Posts / Sheather & Jones vs. unbiased cross-validation

In the post about the importance of kernel density estimation bandwidth, I reviewed several bandwidth selectors and showed their impact on the KDE. The classic selectors like Scott’s rule of thumb or Silverman’s rule of thumb are designed for the normal distribution and perform purely in non-parametric cases. One of the most significant caveats is that they can mask multimodality. The same problem is also relevant to the biased cross-validation method. Among all the bandwidth selectors available in R, only Sheather & Jones and unbiased cross-validation provide reliable results in the multimodal case. However, I always advocate using the Sheather & Jones method rather than the unbiased cross-validation approach.

In this post, I will show the drawbacks of the unbiased cross-validation method and what kind of problems we can get if we use it as a KDE bandwidth selector.


First of all, let us recall the multimodality problem. We consider a distribution with four modes:

$$ 0.25 \cdot \mathcal{N}(20, 1) + 0.25 \cdot \mathcal{N}(30, 1) + 0.25 \cdot \mathcal{N}(40, 1) + 0.25 \cdot \mathcal{N}(50, 1). $$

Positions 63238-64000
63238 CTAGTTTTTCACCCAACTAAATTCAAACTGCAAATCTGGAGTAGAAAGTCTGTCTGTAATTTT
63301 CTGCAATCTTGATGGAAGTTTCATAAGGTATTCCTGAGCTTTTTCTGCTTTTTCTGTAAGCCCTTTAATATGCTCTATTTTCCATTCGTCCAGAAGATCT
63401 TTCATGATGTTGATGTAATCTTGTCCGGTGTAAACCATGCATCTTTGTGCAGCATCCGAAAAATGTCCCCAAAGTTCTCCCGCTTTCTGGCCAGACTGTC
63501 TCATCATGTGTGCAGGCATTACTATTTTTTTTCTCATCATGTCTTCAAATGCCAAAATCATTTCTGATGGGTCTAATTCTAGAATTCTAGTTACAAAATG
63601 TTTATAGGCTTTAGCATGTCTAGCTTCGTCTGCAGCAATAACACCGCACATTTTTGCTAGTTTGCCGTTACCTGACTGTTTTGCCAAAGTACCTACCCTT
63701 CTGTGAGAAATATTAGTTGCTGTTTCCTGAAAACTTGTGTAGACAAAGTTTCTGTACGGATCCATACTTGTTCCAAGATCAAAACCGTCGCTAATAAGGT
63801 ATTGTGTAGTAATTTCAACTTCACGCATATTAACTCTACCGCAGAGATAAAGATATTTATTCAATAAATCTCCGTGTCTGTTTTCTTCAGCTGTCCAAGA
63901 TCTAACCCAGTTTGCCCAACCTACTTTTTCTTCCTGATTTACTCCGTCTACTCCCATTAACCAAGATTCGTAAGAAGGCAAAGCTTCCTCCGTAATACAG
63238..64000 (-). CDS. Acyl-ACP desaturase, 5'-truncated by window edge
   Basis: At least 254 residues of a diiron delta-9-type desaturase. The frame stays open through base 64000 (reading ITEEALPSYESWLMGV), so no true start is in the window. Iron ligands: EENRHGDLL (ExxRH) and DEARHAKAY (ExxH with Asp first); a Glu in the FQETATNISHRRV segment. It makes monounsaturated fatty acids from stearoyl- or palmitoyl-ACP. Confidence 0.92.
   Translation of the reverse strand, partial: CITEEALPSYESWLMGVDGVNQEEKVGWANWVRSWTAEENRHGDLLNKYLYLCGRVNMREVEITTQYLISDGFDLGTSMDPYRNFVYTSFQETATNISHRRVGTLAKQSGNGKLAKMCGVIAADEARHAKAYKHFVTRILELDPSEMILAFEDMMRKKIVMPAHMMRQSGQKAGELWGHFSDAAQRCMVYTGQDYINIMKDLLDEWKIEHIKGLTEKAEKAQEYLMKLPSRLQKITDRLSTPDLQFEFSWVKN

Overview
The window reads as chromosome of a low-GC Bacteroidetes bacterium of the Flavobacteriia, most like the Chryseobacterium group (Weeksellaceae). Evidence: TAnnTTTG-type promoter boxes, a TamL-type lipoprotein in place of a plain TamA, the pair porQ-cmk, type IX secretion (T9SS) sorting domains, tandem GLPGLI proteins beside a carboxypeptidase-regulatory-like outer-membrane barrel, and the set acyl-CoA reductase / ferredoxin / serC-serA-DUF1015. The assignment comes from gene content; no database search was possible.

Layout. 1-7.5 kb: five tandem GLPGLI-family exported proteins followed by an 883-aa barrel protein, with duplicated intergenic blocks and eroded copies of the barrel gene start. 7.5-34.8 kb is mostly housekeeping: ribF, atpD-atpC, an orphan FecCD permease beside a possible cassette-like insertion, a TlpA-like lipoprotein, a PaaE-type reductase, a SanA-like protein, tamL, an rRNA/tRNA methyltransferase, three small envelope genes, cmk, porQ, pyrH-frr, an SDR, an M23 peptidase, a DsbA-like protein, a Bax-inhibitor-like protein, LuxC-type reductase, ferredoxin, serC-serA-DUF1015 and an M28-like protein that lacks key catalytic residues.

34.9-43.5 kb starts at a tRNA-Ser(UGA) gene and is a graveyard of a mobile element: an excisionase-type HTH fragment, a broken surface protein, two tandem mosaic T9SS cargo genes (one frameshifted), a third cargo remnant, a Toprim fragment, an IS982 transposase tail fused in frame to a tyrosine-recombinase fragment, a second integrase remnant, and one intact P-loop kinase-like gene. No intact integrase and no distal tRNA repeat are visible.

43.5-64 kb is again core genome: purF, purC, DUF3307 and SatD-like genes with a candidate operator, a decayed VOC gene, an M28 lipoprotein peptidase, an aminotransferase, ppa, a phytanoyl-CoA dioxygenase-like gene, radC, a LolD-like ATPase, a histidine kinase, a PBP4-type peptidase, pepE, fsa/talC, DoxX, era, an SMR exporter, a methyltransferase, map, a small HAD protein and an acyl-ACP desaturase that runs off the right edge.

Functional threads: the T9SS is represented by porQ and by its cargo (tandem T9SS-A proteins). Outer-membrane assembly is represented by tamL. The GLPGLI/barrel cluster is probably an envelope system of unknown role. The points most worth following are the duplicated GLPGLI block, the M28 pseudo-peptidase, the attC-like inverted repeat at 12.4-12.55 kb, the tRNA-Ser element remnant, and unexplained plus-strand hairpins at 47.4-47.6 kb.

For this distribution, we build KDEs using various bandwidth selectors:

As we can see, only Sheather & Jones and unbiased cross-validation can present the true nature of the distribution multimodality among the presented selectors. So, how should we choose between these two selectors? Here we need one more example.


Now let us consider a random sample of size 1000 from the standard exponential distribution. Here is the KDE for this sample based on the Sheather & Jones and unbiased cross-validation bandwidth selectors:

As we can see, unbiased cross-validation gives us a wobbly line that is obviously overfitted to the data. Meanwhile, the Sheather & Jones method provides a much smoother plot.


The Sheather & Jones method is still one of my favorite KDE bandwidth selectors. In most cases, it correctly highlights multimodality, unlike Scott’s rule of thumb, Silverman’s rule of thumb, and the biased cross-validation method. However, it is not so overfitted to data as the unbiased cross-validation method.

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